Who Was Star Trek’s Tuvix And How Does That Cause The Twovix Incident In Lower Decks?

By Michileen Martin | Updated

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Tom Wright as Tuvix in the Star Trek: Lower Decks Season 4 episode “Twovix”

Today gave us the two episode premiere of Star Trek: Lower Decks Season 4 on Paramount+, including the very first episode “Twovix,” a fun-filled love letter to Star Trek: Voyager. While the more recent story is filled with laughs, the inspiration for “Twovix” — the Season 2 Voyager episode “Tuvix” — is one of the most heartbreaking episodes of the franchise, and remains one of its most controversial stories as well. It all revolves around the titular character played by Tom Wright (Daisy Jones & The Six).

Airing back in 1996, Star Trek: Voyager‘s “Tuvix” opens with the eponymous ship’s Vulcan security chief Tuvok (Tim Russ) and the Talaxian morale officer Neelix (Ethan Phillips) collecting botanical samples from a nearby planet. When they’re transported back to the ship, instead of Tuvok and Neelix there is only one person on the transporter pad — a man who would soon come to call himself “Tuvix.”

Kate Mulgrew, Robert Picardo, and Tom Wright in the Star Trek: Voyager Season 2 episode “Tuvix

At first Voyager‘s crew believe Tuvix has done something to their colleagues, but he soon convinces them — through knowledge only one of the two could have — that somehow Tuvok and Neelix have combined to become a single person. This leads to a number of awkward situations, chief among them Tuvix’s interactions with Kes (Jennifer Lien), who is Neelix’s lover but only a friend to Tuvok.

In the beginning, Tuvix seems just as hopeful as everyone else that The Doctor (Robert Picardo) can find a way to change him back. It’s eventually discovered that one of the plants Tuvok and Neelix were transporting is responsible for their condition and a potential way to safely split them is found.

Star Trek fans still argue about Janeway’s actions, and the ethics of the situation are complex.

But in the weeks between Tuvix’s creation and the discovery of a “cure,” Tuvix begins to think of himself as a fully realized individual, as do many of those he serves with. If he’s forced to undergo the procedure, he argues, it will be an execution. Nor is he alone — when Star Trek’s Captain Janeway (Kate Mulgrew) gives the order to force Tuvix to undergo the procedure, The Doctor refuses and she is forced to perform it herself.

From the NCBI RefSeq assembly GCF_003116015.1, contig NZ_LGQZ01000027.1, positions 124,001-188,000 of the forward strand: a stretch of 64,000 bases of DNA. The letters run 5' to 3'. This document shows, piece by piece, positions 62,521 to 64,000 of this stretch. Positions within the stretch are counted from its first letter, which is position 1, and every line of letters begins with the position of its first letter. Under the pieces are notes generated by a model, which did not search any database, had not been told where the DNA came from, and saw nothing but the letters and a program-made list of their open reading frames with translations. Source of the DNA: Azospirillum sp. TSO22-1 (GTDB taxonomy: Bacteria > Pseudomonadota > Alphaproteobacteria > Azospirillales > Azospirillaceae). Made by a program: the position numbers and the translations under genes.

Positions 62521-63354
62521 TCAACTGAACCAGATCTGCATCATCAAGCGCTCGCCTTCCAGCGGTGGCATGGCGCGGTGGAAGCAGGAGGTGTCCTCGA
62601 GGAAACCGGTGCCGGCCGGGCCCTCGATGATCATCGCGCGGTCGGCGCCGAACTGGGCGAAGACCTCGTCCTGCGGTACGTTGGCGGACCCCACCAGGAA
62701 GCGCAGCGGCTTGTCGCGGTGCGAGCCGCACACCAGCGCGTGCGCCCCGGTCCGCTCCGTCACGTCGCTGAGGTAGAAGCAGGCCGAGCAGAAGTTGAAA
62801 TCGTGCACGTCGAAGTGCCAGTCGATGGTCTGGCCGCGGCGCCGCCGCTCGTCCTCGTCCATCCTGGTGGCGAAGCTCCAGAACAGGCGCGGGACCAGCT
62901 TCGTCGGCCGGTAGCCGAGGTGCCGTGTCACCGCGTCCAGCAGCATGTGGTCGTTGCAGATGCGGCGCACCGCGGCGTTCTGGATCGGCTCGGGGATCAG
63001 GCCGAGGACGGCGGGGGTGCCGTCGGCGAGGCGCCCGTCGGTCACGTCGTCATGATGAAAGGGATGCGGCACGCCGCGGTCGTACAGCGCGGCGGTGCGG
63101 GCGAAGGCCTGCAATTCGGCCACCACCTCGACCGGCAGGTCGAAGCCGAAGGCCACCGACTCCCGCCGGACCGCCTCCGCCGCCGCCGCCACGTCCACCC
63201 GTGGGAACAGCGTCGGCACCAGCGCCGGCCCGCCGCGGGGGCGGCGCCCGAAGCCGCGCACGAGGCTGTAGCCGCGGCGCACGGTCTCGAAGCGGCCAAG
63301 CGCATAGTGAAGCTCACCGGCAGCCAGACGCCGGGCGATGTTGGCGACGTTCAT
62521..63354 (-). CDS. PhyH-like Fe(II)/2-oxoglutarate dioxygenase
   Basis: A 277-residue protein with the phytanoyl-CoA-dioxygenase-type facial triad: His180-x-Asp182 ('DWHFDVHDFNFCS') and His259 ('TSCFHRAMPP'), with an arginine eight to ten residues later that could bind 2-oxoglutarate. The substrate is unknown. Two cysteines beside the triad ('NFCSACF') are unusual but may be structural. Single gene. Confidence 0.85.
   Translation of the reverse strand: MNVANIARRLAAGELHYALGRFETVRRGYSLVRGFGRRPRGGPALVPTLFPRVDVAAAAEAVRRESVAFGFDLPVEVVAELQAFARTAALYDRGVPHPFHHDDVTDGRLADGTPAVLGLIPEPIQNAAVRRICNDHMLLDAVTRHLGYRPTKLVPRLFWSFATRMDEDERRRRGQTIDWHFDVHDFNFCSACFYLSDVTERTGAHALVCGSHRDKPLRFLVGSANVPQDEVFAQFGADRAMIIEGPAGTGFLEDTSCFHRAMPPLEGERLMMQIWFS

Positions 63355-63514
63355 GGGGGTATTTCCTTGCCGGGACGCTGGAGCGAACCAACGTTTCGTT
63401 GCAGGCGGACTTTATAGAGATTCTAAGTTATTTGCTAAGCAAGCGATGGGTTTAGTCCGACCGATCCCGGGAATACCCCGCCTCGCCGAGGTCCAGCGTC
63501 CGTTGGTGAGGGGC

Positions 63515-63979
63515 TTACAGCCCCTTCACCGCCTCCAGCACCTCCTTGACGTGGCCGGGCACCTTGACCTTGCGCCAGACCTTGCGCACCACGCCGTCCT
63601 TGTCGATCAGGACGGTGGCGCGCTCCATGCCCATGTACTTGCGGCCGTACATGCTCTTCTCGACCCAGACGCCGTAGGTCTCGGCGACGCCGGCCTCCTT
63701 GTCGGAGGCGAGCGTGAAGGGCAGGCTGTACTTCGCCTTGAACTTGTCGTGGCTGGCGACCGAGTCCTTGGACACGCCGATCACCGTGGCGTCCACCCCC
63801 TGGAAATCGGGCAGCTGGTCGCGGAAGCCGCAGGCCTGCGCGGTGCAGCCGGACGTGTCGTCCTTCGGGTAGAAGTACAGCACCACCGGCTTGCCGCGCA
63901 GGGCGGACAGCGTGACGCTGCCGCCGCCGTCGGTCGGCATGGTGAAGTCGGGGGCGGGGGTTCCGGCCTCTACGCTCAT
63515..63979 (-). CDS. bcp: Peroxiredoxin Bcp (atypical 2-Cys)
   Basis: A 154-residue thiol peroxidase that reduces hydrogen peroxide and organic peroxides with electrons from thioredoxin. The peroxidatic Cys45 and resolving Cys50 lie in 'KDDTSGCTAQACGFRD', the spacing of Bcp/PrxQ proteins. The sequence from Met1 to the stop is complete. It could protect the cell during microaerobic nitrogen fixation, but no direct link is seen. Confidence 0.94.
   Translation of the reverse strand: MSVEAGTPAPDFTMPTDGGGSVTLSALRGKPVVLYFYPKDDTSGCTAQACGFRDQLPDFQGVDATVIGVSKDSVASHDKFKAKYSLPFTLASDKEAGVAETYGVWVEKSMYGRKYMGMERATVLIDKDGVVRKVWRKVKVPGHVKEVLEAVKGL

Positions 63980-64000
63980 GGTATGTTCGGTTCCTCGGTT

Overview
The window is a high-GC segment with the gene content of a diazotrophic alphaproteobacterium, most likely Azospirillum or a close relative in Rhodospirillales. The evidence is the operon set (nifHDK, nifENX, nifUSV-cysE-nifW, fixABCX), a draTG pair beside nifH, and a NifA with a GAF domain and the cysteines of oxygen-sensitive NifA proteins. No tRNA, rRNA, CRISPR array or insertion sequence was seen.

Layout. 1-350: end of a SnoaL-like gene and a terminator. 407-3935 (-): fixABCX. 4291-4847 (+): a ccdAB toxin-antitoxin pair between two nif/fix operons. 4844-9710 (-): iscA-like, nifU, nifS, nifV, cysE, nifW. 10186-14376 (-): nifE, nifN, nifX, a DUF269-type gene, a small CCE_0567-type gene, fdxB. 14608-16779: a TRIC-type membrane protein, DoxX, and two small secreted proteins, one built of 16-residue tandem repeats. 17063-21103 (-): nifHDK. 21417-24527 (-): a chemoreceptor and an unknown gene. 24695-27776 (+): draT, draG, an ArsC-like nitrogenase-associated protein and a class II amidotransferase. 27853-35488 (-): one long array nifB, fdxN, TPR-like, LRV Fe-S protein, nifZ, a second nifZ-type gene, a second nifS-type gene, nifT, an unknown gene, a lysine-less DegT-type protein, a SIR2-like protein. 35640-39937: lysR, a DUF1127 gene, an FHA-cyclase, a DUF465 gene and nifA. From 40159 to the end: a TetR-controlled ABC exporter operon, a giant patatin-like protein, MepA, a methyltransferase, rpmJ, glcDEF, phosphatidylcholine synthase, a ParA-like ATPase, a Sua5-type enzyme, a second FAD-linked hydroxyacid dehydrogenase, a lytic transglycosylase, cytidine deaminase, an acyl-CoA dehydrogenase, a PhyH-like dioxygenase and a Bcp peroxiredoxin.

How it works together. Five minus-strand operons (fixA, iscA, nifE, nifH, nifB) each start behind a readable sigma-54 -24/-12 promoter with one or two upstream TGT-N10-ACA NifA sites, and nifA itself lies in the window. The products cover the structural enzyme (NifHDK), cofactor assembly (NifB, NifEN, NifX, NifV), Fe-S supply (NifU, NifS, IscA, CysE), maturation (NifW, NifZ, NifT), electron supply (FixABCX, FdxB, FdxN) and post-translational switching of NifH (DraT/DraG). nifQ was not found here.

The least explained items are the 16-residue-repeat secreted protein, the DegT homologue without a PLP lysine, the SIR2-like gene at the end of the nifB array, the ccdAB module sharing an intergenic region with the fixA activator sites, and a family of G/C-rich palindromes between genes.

Tom Wright and Kate Mulgrew in the Star Trek: Voyager Season 4 episode “Tuvix”

Star Trek fans still argue about Janeway’s actions, and the ethics of the situation are complex. If she doesn’t effect what is essentially Tuvix’s death, she is arguably allowing Tuvok and Neelix to die. But even so, Tuvix consciously has nothing to do with those potential deaths, but it still forced to answer for them.

On one hand, Janeway stays true to Spock’s (Leonard Nimoy) words in 1982’s Star Trek II: The Wrath of Khan; that “the needs of the many outweigh the needs of the few.” Or, as Kirk (William Shatner) adds, “of the one.” In this case, “the many” aren’t just Tuvok and Neelix, but Tuvok’s Vulcan family, Janeway who counts Tuvok as her closest confidant, and the Voyager crew who counts upon Janeway (including the support she gets from Tuvok) to get home.

But of course that wisdom from Spock is challenged in 1984’s Star Trek III: The Search for Spock, when the Enterprise crew — in more ways than one — sacrifice the “many” for Spock.

Tuvix Vs. Twovix

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T’Illups in the Star Trek: Lower Decks Season 4 episode “Twovix”

When it comes to the subject of Star Trek characters being fused together, “Twovix” of Lower Decks is kind of like “Tuvix” with the fast-forward button slammed.

Set a little over a decade after the events of “Tuvix” — and around five years after the conclusion of Star Trek: Voyager — “Twovix” has the crew of the Cerritos assigned to help prepare the decommissioned Voyager to become a warp-powered museum piece.

While they’re unknowingly transporting samples from the same plant that helped create Tuvix, Tendi (Noël Wells) and T’Lyn (Gabrielle Ruiz) lose a petal, which winds up fusing together the Caitian doctor T’Ana (Gillian Vigman) and chief engineer Andy Billups (Paul Scheer) to become T’Illups.

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Captain Dr. Frigleeman in the Star Trek: Lower Decks Season 4 episode “Twovix”

T’Illups names himself much sooner after his creation than Tuvix does. While it took Tuvix weeks to think of himself as a fully realized individual, as soon as T’Illups learns of Tuvix’s fate, he puts a plan in action to fuse together everyone aboard the Cerritos in order to secure his own safety. The first victims are Captain Freeman (Dawnn Lewis) and Dr. Migleemo (Paul F. Tompkins) who become Captain Dr. Frigleeman.

T’Lyn tries and fails to fix the issue, but instead unintentionally fuses the bulk of the Cerritos crew into one giant, monstrous, mindless mess. Tendi is eventually able to separate everyone back into their original forms.

T’Lyn, Tendi, and the blob in the Star Trek: Lower Decks Season 4 episode “Twovix”

While the ethical issues of “Tuvix” are mentioned in the Star Trek: Lower Decks episode, the series is, unlike Voyager, chiefly a comedy. “Twovix” circumvents all the moral questions with Tendi’s correct statement that the Starfleet officers have become “a non-sentient blob of meat. That blob has much less chance of living a fulfilling life than Tom Wright’s doomed hero.

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